Sunday, September 13, 2015

The wobbly monkey

It's no secret that I often hit Dutch Brothers on my way to the studio before I teach.  The coffee is yummy and the people there are priceless.

One day a gentleman asked me where I was headed, like usual.  I told him I was headed to the studio to teach yoga and he asked me if I had any special poses for this class.  He then asked if I was teaching the Eiffel Tower.  I said that would be like what I call Extended Mountain, only the feet might be a little wider and the hands would be clasped above the head.  It wouldn't be much different.

Then he asked me if I might be teaching the wobbly monkey, to which I responded that I teach that all the time.  In reality, every day we are just wobbly monkeys trying to figure out this thing we call life.  Some days are better than others, but I doubt anyone truly feels completely stable every day of their lives.  We are always learning and trying our best.  We try to balance and we fall and get right back up.  Sometimes we get the help of our friends or family, and sometimes we don't.

It's ok to wobble, to be unsure of ourselves.  It marks our humanity.  I love that a simple, quick conversation over coffee brought this up.



Friday, June 5, 2015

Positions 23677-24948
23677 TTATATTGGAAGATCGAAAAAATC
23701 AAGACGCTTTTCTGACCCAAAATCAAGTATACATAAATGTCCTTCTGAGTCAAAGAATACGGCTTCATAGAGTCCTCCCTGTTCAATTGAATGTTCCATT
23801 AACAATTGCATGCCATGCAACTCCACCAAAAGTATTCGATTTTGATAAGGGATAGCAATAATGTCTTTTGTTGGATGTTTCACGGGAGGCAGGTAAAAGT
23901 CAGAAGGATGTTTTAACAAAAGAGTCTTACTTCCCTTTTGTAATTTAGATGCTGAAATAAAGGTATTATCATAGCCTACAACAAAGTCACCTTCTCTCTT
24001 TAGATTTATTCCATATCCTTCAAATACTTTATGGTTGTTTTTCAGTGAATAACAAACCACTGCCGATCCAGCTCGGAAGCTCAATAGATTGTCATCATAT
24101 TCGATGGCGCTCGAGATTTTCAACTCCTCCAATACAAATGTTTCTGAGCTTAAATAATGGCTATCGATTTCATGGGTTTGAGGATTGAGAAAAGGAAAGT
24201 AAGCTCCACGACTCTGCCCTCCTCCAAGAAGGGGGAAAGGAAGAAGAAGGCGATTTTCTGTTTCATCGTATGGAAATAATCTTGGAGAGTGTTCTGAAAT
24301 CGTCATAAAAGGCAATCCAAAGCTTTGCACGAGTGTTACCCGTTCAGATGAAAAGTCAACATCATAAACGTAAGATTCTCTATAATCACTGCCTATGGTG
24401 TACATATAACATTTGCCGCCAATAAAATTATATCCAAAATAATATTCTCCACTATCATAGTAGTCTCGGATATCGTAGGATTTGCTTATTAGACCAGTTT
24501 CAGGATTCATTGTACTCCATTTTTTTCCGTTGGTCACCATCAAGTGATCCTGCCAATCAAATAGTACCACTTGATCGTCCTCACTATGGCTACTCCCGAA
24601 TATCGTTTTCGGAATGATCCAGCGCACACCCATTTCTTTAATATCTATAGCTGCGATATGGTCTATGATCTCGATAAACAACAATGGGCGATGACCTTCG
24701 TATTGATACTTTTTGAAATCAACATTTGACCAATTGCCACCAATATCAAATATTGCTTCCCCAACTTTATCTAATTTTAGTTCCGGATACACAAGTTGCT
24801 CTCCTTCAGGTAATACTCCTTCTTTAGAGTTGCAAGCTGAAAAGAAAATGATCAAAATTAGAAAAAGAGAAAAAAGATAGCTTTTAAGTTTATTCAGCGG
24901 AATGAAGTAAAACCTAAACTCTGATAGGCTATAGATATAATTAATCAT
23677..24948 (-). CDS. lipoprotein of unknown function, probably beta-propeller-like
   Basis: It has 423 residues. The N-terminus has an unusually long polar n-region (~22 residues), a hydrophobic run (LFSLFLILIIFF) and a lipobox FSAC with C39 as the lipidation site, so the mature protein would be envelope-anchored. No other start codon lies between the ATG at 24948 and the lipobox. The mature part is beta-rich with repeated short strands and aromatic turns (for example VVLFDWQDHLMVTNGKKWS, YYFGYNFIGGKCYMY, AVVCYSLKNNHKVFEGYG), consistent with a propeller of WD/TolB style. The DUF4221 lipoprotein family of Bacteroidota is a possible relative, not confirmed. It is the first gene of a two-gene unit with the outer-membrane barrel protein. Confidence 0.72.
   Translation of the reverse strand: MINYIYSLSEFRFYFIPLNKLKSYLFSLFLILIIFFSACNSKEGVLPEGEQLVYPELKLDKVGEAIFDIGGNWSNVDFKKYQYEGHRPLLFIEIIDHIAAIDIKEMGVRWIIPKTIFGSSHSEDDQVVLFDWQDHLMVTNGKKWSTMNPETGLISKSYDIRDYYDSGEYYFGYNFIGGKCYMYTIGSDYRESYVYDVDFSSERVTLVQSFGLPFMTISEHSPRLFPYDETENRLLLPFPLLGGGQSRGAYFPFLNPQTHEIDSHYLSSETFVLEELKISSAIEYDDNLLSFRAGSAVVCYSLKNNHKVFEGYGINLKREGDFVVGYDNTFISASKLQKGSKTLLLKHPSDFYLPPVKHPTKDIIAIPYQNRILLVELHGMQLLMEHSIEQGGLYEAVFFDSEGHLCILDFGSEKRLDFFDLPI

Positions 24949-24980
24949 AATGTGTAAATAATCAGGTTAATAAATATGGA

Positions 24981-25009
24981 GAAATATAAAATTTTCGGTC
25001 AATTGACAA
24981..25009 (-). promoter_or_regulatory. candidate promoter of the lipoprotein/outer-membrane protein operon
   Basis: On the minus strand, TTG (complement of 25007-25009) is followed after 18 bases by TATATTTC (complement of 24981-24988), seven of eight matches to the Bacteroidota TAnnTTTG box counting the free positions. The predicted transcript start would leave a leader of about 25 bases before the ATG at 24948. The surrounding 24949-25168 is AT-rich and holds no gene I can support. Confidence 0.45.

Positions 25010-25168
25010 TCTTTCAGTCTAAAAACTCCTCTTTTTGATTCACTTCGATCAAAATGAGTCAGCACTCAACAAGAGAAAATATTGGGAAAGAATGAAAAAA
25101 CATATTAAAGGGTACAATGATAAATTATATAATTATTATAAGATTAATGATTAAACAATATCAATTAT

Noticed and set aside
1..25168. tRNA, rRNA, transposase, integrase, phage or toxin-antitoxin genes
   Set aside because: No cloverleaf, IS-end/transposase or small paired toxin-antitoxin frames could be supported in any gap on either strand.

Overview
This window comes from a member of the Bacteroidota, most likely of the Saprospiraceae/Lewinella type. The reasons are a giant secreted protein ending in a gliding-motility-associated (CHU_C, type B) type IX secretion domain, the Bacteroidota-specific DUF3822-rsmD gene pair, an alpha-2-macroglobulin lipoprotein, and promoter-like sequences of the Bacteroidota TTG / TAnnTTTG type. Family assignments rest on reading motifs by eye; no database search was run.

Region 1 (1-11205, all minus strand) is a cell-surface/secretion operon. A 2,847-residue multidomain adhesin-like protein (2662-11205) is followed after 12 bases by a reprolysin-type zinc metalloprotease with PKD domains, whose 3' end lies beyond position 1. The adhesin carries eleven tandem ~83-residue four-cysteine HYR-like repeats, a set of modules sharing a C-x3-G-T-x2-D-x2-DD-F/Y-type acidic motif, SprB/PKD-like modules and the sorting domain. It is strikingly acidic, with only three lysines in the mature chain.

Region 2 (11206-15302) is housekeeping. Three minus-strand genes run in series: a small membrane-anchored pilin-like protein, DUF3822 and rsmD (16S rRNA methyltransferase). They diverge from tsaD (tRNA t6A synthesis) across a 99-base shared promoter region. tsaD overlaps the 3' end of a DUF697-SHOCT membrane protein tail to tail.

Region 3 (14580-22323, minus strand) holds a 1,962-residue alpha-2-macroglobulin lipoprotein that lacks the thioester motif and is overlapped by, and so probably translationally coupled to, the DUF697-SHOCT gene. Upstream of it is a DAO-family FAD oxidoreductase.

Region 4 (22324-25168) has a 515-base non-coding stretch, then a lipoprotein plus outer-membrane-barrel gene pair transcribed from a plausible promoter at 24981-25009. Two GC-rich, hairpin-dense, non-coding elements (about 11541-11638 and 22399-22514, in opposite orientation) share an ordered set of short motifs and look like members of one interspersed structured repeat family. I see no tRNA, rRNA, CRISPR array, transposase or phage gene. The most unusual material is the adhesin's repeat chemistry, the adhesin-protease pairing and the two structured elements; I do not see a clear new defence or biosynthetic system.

Remembering to push myself

Yoga is more than poses on a mat.  We are taught that what we learn on the mat, we can use in the world around us.  Recently I have been reminded of this lesson.

A few weeks back I realized that I became so used to bending my knees a lot in standing forward fold, due to tight everything in my legs, that I wasn't getting much of a stretch anymore.  I have been consciously working on straightening my knees enough that I actually feel a stretch once again.  I have to remember that only by pushing myself, will I grow.  

When I first started yoga, my forward fold looked more like a weird squat because I really was that tight. Through my own practice and teaching others, I'm much closer to that folding in half I am looking for, thanks to pushing myself.

Now, what does that have to do with life off the mat?  During this same time frame, a new opportunity was dropped in my lap.  I have been searching for a new job for sometime.  My growth has been stunted for a number of years in my current position.  A recruiter called me out of the blue, had a job that she was trying to hire for, and set me up with an interview.  I have had a few interviews, one I have even recounted on this blog.  After being at this company for six years, I felt out of sorts.  Lots of questions and doubts hanging over me.

Then I remembered that the reason I have been looking elsewhere is I am ready to grow.  Thanks to my practice, and many of my loved ones, I found the courage to make this happen.  While I am still not officially at the new place of employment, I have set all the pieces in motion and am waiting for that first Monday coming up very soon.